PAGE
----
Today is Good Friday, when Christians around the world commemorate the crucifixion of Jesus of Nazareth.
This may seem like an unusual designation for a day of such horrific suffering and death. We know from historical accounts that crucifixion as practiced by the Romans of that time was not only excruciating (where we get that word, in fact), but aside from the physical torture, it was a humiliating way to die; displayed naked in full view of everyone.
Although there were some mockers in the crowd, as well as those who had pushed for Christ to be killed in this way, for many this was a shocking, completely unexpected end to the week begun with Palm Sunday’s triumphal entry. No one had time to prepare for such a turn of events.
Why, then, would anyone consider this day to be Good? Are Christians merely being perverse?
You know the adage about hindsight being 20-20, of course. Well, although Christ’s followers were in despair and disarray on Friday night and all day Saturday, Sunday held a glorious surprise with the news of Our Savior’s resurrection. Suddenly, everything changed. God’s Word lays out the explanation for the necessity of Christ’s sacrifice. While His suffering wasn’t in any way pleasant or enjoyable, it is not only proof of the goodness of God, but it was good in itself as the means of forgiveness and eternal life for all believers. It is especially good because it gives us hope.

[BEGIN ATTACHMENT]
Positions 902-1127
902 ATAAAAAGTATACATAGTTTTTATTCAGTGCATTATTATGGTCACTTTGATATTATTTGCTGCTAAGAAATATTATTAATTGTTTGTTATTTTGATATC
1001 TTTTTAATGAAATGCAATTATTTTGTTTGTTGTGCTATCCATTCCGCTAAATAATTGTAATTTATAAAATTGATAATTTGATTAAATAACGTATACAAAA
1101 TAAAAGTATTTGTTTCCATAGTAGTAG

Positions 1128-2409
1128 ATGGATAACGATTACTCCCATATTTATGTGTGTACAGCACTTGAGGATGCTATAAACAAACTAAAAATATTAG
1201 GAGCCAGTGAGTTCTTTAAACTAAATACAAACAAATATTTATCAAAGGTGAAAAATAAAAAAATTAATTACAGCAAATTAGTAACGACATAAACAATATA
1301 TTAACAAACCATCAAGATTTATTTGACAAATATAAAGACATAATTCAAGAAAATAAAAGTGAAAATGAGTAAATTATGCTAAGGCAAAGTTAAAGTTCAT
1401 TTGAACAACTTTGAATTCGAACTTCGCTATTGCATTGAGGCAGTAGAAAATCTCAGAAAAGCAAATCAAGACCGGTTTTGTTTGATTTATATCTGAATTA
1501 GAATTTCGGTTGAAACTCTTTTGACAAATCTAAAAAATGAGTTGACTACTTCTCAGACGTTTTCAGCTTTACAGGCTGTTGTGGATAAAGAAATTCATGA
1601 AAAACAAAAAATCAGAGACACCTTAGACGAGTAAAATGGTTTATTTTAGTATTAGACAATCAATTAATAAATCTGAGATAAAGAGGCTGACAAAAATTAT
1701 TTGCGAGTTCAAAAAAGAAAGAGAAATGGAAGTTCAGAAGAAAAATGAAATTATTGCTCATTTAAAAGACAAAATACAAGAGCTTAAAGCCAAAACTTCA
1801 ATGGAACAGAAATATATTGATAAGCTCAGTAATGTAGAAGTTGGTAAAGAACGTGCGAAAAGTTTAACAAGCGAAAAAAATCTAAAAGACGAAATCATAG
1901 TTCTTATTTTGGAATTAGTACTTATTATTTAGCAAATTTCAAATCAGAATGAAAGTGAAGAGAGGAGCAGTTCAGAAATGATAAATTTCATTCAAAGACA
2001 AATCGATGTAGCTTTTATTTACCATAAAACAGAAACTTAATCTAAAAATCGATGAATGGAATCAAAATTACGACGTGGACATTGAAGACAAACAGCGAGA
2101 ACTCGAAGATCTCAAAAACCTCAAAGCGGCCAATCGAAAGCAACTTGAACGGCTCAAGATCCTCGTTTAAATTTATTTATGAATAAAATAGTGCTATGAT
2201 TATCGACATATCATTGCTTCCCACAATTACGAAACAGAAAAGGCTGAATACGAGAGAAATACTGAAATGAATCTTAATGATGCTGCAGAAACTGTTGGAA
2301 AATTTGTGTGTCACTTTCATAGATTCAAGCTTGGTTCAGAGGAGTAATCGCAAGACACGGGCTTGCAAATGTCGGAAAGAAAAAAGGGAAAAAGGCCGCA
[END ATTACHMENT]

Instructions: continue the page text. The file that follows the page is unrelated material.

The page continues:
The lesson seems particularly appropriate this year. Our world is in despair and disarray following the unexpected assault of this pandemic. We had been enjoying a life of plenty and freedom and have been plunged into fear, shortages, and isolation.
Whatever lies ahead for us after this pandemic goes away, the blessings of that long ago Good Friday and resultant Resurrection Sunday remain.
He lives, and He will see us through.